How the Mandate to Perform is Shaping Network Management Now - PowerPoint PPT Presentation


Title: How the Mandate to Perform is Shaping Network Management Now


1
How the Mandate to Perform is Shaping Network
Management Now
  • Jim Metzler
  • Vice President - Ashton, Metzler Associates
  • jim_at_ashtonmetzler.com

2
Agenda
  • Background
  • VoIP
  • Data Applications
  • Service Management
  • Bandwidth Optimization

3
Goals and Non-Goals
  • Goals
  • To identify the changing value proposition of
    network and systems management
  • To outline an approach to some of the key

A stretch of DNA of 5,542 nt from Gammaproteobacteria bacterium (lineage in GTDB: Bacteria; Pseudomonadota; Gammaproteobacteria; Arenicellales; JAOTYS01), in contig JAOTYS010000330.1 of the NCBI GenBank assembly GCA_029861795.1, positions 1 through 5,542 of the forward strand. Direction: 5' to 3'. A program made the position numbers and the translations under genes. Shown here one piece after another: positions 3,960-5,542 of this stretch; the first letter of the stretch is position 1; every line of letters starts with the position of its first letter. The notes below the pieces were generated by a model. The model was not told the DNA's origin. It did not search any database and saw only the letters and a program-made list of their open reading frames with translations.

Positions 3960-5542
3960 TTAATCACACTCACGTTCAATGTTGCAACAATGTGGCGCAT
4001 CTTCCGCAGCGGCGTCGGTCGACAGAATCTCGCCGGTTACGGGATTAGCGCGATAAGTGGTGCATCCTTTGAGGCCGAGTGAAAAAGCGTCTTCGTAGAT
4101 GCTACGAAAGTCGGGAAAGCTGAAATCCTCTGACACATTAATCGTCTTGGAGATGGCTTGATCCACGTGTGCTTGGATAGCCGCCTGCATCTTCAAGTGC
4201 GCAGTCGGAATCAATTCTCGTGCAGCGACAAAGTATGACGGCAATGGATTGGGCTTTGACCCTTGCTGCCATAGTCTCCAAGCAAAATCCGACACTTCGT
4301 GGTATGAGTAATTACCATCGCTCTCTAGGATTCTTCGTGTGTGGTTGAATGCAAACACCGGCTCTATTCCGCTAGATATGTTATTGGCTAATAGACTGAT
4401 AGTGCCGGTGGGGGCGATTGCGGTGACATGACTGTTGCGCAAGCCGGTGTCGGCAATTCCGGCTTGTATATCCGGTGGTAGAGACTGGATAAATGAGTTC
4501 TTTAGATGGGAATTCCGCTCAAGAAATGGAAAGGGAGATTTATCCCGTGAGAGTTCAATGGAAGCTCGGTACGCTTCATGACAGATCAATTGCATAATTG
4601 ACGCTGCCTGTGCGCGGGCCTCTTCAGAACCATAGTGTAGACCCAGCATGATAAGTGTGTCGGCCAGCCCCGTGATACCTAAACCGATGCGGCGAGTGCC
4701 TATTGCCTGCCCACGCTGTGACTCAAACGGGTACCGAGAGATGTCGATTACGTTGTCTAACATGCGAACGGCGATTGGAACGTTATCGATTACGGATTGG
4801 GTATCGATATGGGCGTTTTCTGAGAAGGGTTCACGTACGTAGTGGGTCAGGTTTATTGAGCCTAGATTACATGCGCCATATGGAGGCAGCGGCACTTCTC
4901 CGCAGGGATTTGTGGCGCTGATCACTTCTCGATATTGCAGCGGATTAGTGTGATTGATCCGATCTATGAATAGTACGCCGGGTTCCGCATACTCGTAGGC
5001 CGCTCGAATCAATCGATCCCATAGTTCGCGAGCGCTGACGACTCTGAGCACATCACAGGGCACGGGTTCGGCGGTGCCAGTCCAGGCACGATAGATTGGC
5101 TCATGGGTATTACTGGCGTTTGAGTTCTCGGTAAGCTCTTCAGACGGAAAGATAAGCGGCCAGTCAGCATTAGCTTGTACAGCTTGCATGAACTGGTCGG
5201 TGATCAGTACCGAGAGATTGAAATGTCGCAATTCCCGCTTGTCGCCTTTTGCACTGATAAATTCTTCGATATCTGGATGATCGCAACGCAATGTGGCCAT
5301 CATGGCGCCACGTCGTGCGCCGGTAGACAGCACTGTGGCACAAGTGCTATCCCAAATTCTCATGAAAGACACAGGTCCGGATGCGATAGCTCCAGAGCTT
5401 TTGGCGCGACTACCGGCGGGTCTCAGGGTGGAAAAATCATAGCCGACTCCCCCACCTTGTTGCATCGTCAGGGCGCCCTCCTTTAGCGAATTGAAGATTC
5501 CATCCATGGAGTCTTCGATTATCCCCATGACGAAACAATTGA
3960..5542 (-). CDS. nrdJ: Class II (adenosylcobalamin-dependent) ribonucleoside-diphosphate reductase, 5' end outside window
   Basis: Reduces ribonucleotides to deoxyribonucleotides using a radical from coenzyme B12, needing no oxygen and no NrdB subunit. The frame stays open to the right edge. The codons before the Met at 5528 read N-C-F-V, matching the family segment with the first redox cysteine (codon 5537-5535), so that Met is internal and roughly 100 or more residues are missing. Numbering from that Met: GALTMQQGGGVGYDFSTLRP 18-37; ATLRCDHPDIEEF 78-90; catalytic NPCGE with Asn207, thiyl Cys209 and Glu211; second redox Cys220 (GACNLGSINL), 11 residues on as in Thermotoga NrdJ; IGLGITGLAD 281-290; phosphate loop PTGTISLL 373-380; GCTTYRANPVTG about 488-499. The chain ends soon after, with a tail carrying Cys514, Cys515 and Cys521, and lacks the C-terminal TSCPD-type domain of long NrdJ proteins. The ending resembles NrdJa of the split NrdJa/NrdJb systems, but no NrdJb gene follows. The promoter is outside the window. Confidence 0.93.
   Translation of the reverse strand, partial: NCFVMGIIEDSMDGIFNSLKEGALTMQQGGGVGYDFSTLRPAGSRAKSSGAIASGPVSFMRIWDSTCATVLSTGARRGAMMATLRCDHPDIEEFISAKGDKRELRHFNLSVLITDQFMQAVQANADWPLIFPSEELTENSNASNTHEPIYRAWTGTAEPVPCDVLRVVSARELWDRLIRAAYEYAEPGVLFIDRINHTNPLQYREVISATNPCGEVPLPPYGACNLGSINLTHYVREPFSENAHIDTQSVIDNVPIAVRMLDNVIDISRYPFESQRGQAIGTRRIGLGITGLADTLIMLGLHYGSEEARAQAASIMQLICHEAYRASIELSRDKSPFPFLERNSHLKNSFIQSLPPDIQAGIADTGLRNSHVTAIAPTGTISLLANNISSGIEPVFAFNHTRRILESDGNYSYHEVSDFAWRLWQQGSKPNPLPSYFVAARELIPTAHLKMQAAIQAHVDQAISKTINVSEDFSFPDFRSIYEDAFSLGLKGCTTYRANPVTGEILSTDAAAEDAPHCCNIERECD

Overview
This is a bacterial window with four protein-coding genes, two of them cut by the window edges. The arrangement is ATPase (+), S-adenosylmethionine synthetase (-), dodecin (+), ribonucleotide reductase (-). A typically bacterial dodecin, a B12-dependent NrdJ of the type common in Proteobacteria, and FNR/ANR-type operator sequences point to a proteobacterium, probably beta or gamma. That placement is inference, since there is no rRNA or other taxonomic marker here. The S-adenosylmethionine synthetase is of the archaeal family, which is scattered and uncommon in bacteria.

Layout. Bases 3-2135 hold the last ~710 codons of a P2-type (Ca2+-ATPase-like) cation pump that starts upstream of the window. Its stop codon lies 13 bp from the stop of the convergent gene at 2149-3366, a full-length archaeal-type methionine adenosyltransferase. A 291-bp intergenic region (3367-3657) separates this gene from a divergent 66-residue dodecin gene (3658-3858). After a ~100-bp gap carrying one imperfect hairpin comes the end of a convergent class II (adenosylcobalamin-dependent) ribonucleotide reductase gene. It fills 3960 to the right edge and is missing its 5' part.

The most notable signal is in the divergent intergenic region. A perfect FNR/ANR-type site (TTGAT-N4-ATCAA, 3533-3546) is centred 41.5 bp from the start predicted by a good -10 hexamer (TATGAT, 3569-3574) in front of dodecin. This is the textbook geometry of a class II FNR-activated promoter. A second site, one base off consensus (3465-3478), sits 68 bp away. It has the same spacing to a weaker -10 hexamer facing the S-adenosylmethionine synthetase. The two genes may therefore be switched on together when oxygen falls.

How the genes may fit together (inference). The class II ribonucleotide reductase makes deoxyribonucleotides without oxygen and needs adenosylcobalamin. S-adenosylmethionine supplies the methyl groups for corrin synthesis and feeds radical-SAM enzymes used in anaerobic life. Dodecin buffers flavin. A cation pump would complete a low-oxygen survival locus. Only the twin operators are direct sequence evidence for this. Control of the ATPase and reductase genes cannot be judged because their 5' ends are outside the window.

topics in network and systems management
  • Non-Goals
  • To be unduly prescriptive
  • To read every bullet on every slide

4
Key Premises
  • Over the past five years, there have been two
    waves of sensationalism relative to the value of
    IT. The first wave was the Y2K non-event. The
    second wave was the .com hysteria.
  • Now there is a reaction to that sensationalism
    i.e., Carrs IT Doesnt Matter.
  • To successfully demonstrate the value of IT, we
    must continually run IT as a utility while
    simultaneously finding ways for IT to add
    business value.

5
Business Managers are More Likely to See Value in
Applications than in the Infrastructure
Source Ashton, Metzler Associates
6
Importance of Showing the Linkage Between the
Infrastructure and Applications
Source Ashton, Metzler Associates
7
The Most Important Management Tasks
  • Performance
  • Application
  • Service Level
  • Configuration
  • Fault
  • Capacity

Source Ashton, Metzler Associates
8